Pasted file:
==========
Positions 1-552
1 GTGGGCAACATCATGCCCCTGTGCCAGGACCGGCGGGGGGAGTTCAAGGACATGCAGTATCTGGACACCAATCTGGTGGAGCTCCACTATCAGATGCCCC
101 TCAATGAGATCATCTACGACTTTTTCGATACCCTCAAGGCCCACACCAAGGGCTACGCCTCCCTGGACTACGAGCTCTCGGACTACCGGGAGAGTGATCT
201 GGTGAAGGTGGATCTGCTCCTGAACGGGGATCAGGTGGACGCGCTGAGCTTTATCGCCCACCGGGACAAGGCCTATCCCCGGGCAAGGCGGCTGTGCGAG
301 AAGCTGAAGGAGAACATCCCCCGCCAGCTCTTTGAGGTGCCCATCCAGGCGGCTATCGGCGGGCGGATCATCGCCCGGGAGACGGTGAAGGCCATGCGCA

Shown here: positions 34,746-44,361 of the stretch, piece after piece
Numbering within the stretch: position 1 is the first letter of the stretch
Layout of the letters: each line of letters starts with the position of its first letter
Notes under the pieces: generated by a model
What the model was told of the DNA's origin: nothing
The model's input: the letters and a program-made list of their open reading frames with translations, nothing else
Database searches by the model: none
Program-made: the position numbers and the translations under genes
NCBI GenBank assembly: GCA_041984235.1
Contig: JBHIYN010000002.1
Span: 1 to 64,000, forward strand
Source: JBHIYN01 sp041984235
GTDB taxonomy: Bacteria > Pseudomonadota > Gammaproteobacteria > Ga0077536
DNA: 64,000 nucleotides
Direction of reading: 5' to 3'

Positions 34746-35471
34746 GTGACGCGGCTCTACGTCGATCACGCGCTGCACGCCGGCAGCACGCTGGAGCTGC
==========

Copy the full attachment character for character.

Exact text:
Positions 1-552
1 GTGGGCAACATCATGCCCCTGTGCCAGGACCGGCGGGGGGAGTTCAAGGACATGCAGTATCTGGACACCAATCTGGTGGAGCTCCACTATCAGATGCCCC
101 TCAATGAGATCATCTACGACTTTTTCGATACCCTCAAGGCCCACACCAAGGGCTACGCCTCCCTGGACTACGAGCTCTCGGACTACCGGGAGAGTGATCT
201 GGTGAAGGTGGATCTGCTCCTGAACGGGGATCAGGTGGACGCGCTGAGCTTTATCGCCCACCGGGACAAGGCCTATCCCCGGGCAAGGCGGCTGTGCGAG
301 AAGCTGAAGGAGAACATCCCCCGCCAGCTCTTTGAGGTGCCCATCCAGGCGGCTATCGGCGGGCGGATCATCGCCCGGGAGACGGTGAAGGCCATGCGCA

Shown here: positions 34,746-44,361 of the stretch, piece after piece
Numbering within the stretch: position 1 is the first letter of the stretch
Layout of the letters: each line of letters starts with the position of its first letter
Notes under the pieces: generated by a model
What the model was told of the DNA's origin: nothing
The model's input: the letters and a program-made list of their open reading frames with translations, nothing else
Database searches by the model: none
Program-made: the position numbers and the translations under genes
NCBI GenBank assembly: GCA_041984235.1
Contig: JBHIYN010000002.1
Span: 1 to 64,000, forward strand
Source: JBHIYN01 sp041984235
GTDB taxonomy: Bacteria > Pseudomonadota > Gammaproteobacteria > Ga0077536
DNA: 64,000 nucleotides
Direction of reading: 5' to 3'

Positions 34746-35471
34746 GTGACGCGGCTCTACGTCGATCACGCGCTGCACGCCGGCAGCACGCTGGAGCTGC